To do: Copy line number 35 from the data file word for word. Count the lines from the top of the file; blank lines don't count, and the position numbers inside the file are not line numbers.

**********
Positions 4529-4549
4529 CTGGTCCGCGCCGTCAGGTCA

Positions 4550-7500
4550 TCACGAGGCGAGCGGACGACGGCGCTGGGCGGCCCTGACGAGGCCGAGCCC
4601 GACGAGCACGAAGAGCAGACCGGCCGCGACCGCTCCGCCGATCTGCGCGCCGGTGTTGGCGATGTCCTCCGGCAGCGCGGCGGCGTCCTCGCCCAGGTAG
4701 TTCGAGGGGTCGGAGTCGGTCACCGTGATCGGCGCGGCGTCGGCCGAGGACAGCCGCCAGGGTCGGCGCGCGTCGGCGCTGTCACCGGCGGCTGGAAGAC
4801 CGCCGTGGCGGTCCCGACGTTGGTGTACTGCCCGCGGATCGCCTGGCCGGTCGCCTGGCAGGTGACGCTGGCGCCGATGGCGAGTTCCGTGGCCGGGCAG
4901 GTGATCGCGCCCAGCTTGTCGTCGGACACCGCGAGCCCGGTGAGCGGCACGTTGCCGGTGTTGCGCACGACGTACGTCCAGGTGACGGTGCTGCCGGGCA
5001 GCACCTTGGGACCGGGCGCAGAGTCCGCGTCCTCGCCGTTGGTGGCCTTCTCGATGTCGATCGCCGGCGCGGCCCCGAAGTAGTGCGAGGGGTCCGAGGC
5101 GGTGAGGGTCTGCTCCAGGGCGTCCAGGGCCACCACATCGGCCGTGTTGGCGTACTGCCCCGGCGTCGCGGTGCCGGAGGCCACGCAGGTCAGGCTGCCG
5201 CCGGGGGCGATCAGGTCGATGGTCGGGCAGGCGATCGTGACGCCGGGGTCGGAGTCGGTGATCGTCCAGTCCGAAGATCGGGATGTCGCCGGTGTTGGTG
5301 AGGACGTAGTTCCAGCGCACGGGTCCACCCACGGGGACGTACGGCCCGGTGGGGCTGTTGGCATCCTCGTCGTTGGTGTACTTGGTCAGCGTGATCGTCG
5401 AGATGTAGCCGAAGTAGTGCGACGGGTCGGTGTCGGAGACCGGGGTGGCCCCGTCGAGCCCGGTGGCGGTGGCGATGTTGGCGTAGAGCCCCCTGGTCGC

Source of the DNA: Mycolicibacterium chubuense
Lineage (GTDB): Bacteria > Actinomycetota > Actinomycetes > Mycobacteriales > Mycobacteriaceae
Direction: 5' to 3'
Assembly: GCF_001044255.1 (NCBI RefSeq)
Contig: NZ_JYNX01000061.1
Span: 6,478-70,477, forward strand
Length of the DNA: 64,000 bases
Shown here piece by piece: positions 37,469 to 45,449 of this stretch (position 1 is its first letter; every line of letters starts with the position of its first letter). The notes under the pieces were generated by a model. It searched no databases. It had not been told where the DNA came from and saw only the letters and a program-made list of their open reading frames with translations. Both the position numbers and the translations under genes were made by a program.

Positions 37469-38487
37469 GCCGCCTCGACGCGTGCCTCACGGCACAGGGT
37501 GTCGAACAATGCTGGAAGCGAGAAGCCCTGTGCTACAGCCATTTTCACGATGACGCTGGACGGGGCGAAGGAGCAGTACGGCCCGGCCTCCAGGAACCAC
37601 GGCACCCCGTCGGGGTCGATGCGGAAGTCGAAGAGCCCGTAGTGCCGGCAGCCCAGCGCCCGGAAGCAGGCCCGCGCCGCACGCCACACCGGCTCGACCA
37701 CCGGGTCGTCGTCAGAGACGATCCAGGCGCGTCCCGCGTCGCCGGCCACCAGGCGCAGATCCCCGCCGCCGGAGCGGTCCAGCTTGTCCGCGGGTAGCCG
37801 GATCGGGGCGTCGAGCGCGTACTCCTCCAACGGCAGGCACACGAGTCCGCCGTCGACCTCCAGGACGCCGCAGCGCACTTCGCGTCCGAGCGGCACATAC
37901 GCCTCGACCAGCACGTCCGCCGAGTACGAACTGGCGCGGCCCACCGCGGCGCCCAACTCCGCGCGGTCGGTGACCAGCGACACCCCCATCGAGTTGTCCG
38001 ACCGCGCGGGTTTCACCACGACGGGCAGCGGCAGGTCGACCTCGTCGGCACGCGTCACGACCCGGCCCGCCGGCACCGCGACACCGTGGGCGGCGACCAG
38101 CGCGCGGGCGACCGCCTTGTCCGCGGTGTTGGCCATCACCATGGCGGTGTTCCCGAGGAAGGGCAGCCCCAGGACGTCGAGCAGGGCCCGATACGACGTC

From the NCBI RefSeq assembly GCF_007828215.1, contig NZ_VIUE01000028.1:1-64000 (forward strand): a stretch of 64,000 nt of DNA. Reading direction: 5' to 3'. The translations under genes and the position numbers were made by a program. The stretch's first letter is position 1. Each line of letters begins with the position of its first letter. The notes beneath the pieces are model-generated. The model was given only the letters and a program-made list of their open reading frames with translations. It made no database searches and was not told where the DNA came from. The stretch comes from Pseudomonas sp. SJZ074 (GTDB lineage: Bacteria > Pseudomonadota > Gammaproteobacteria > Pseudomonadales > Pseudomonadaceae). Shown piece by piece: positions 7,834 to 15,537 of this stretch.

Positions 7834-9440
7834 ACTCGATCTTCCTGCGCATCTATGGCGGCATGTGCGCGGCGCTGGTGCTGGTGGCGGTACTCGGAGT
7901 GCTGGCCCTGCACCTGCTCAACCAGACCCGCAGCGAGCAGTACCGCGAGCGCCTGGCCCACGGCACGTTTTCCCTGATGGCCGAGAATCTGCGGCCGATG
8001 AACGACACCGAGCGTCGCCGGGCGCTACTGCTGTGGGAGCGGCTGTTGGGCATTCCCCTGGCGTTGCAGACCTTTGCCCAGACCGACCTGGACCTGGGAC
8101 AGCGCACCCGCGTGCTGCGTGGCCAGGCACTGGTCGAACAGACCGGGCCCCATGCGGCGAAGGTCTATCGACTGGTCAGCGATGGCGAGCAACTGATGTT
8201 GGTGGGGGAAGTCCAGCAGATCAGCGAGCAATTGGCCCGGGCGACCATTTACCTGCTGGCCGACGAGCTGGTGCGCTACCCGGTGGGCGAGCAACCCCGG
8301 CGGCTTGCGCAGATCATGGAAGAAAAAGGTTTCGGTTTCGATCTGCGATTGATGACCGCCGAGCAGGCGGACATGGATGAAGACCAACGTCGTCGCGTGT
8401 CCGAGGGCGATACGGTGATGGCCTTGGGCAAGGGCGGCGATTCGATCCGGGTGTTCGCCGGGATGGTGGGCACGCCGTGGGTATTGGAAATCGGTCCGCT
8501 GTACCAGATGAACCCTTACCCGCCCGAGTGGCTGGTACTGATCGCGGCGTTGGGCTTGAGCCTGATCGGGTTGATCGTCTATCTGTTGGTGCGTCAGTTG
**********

8001 AACGACACCGAGCGTCGCCGGGCGCTACTGCTGTGGGAGCGGCTGTTGGGCATTCCCCTGGCGTTGCAGACCTTTGCCCAGACCGACCTGGACCTGGGAC